Bidenflation is hitting Americans across the board, according to a new study.

On Monday, CNBC reported that recent data from LendingClub indicates that in June 2022, 61% of all Americans are living paycheck-to-paycheck — including 36% of those earning more than $200,000. That figure is up from 55% from the year before for all Americans.

“What a difference a year makes. Last summer we were all worried about how quickly the economy would recover,” Anuj Nayar, LendingClub’s Financial Health Officer, said in a press release issued Monday. “Now, as inflation continues its upwards swing, consumers are finding it more difficult to manage spending and are eating into their savings as financial pressures mount.”

Nayar predicted that Americans would soon have difficulties handling unexpected costs.


  1. Russian Invasion of Ukraine Widens Spiritual Rifts Among the Nations’ Christians

From the WSJ:

After a solemn Mass in the Church of the Transformation, the Rev. Marco Fedak retired to a back room to review the latest news on his iPhone. Artillery rattled the church windows, and Ukrainian soldiers in fatigues prayed on hewed wooden church pews. If Ukraine’s army retreats, Father Fedak said, he must leave with them.

“I wouldn’t live long among the enemy,” he said.

As Russian forces approach Father Fedak’s Greek Catholic monastery, a wider ecclesiastical flight is happening in Ukraine. When Russia launched its invasion in February, the ground war was coupled with a spiritual one.

In Moscow, the leader of the Russian Orthodox Church, Patriarch Kirill, blessed Russian troops and proclaimed the war in Ukraine a metaphysical conflict between the faithful of God and a decadent West. That has sent officials from other denominations fleeing to the western reaches of the country to escape the fighting. 


  1. Children Who Lack Sleep May Experience Detrimental Impact on Brain and Cognitive Development That Persists Over Time

From Neuroscience News:

Elementary school-age children who get less than nine hours of sleep per night have significant differences in certain brain regions responsible for memory, intelligence and well-being compared to those who get the recommended nine to 12 hours of sleep per night, according to a new study led by University of Maryland School of Medicine (UMSOM) researchers.

Such differences correlated with greater mental health problems, like depression, anxiety, and impulsive behaviors, in those who lacked sleep. Inadequate sleep was also linked to cognitive difficulties with memory, problem solving and decision making.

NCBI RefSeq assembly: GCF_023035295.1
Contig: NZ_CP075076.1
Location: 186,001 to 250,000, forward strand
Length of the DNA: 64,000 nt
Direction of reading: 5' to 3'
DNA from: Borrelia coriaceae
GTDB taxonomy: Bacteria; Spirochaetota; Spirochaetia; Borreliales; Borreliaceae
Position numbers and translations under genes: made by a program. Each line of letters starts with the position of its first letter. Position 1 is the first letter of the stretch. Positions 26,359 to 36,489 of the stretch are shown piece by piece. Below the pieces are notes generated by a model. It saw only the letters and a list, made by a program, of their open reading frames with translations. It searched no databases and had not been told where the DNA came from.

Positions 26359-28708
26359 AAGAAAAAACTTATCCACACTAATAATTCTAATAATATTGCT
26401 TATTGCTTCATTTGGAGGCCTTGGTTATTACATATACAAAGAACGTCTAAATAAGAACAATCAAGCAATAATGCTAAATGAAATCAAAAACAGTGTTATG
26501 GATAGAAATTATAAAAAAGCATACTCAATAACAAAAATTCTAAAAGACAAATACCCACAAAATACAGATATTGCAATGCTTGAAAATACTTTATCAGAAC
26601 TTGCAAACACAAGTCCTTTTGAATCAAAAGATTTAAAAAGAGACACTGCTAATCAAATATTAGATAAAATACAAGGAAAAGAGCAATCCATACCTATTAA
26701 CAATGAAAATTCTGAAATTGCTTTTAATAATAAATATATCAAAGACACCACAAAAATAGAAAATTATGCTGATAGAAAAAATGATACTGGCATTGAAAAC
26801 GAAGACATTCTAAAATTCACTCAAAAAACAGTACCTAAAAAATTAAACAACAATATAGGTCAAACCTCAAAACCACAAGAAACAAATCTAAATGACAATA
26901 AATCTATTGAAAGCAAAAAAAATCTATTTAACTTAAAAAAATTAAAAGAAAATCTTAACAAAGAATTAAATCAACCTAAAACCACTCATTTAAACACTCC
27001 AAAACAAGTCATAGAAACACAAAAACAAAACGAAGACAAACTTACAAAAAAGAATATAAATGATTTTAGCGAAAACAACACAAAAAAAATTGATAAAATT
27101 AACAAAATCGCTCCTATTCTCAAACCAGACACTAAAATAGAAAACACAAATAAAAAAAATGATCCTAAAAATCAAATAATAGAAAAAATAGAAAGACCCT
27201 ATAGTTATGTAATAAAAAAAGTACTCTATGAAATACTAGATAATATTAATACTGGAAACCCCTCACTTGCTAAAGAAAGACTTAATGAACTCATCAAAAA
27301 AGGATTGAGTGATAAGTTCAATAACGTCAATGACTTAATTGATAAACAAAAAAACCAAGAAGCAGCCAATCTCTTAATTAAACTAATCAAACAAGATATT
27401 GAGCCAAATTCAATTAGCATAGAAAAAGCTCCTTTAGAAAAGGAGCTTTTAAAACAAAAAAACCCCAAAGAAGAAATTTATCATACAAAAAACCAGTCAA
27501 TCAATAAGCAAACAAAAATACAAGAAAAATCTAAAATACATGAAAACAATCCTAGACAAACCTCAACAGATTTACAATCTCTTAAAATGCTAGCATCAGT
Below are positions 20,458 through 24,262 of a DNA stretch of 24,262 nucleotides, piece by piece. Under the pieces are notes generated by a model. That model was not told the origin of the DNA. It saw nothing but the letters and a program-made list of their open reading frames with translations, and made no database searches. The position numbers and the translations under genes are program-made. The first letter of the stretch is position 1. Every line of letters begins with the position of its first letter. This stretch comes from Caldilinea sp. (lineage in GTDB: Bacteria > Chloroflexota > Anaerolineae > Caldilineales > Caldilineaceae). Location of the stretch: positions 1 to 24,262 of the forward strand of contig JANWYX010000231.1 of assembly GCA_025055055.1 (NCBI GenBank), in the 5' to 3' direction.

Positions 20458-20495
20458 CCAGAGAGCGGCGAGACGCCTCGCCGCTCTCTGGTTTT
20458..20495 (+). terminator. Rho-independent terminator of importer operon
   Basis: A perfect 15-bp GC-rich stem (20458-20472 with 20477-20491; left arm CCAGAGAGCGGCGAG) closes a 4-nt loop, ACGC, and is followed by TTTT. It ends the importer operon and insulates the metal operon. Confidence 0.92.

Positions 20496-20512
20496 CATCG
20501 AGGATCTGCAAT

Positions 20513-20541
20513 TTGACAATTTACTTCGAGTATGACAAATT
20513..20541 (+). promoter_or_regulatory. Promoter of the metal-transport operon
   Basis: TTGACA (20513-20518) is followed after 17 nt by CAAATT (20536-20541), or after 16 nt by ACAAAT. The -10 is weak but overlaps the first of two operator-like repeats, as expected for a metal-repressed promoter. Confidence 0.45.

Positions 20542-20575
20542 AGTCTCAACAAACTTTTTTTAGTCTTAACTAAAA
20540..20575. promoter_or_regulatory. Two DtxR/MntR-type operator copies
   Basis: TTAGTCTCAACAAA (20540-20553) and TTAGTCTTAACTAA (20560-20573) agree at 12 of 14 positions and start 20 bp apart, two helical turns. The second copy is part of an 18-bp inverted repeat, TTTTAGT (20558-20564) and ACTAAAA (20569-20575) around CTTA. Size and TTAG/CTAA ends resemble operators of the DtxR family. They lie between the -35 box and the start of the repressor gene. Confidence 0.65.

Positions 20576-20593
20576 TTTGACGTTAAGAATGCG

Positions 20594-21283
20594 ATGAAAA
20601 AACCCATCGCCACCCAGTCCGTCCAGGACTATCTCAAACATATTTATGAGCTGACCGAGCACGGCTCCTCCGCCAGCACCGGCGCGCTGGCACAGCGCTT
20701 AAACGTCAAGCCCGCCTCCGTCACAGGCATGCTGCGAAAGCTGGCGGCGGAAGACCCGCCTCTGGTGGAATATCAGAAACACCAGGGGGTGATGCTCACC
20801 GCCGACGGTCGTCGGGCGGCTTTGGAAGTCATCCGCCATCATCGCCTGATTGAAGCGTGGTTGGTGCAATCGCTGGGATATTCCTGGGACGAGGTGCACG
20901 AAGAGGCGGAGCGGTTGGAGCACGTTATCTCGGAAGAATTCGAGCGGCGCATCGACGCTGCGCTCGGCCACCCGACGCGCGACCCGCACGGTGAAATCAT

The findings were published today in the journal Lancet Child & Adolescent Health.

The American Academy of Sleep Medicine recommends that children aged 6 to 12 years of age sleep 9 to 12 hours per night on a regular basis to promote optimal health.


  1. CNN Chief’s Republican Apology Tour

From the Washington Free Beacon:

CNN’s new CEO, Chris Licht, has been attending to an audience neglected by the network for the past several years: Republican lawmakers.

The network boss camped out in mid-July in a room on the first floor of the Senate side of the Capitol, S-120, where he asked GOP lawmakers to come talk with him privately. That arrangement avoided alerting the reporters who stalk the halls of the Capitol, sources said, and accommodated Republican lawmakers who preferred not to be seen hobnobbing with him.

Licht’s message, according to one of the lawmakers who sat down with him as well as to several sources briefed on the exchanges: “We want to win back your trust.”

The CNN chief spent between 45 minutes and an hour cajoling GOP lawmakers who no longer appear on the network to come back on the air — and assuring them he’d praise producers for inviting them and communicate his displeasure if he doesn’t believe they are treated fairly

“I think he does genuinely want that to happen,” one Republican lawmaker told the Washington Free Beacon. “Put aside ideology, I think he thinks CNN sucks.”


  1. Last Victim Injured in Uvalde School Shooting Discharged from Hospital

From the Daily Citizen:

The final victim still receiving treatment from the horrific mass shooting in Uvalde, Texas in May has been released from a San Antonio hospital.

Dozens of family, friends and hospital staff cheered for 10-year-old Mayah Zamora as she departed. Zamora passed out roses to nurses and hospital staff on her way out of the hospital.

University Health tweeted the video of Mayah being discharged from the hospital.

“Today was a happy day at University Hospital! Our final patient from the Uvalde shooting, 10-year-old Mayah Zamora, was discharged! She passed out roses and left in style thanks to @HEB.

“She is our hero and we can’t wait to see all she accomplishes in the future! #MayahStrong” the hospital added.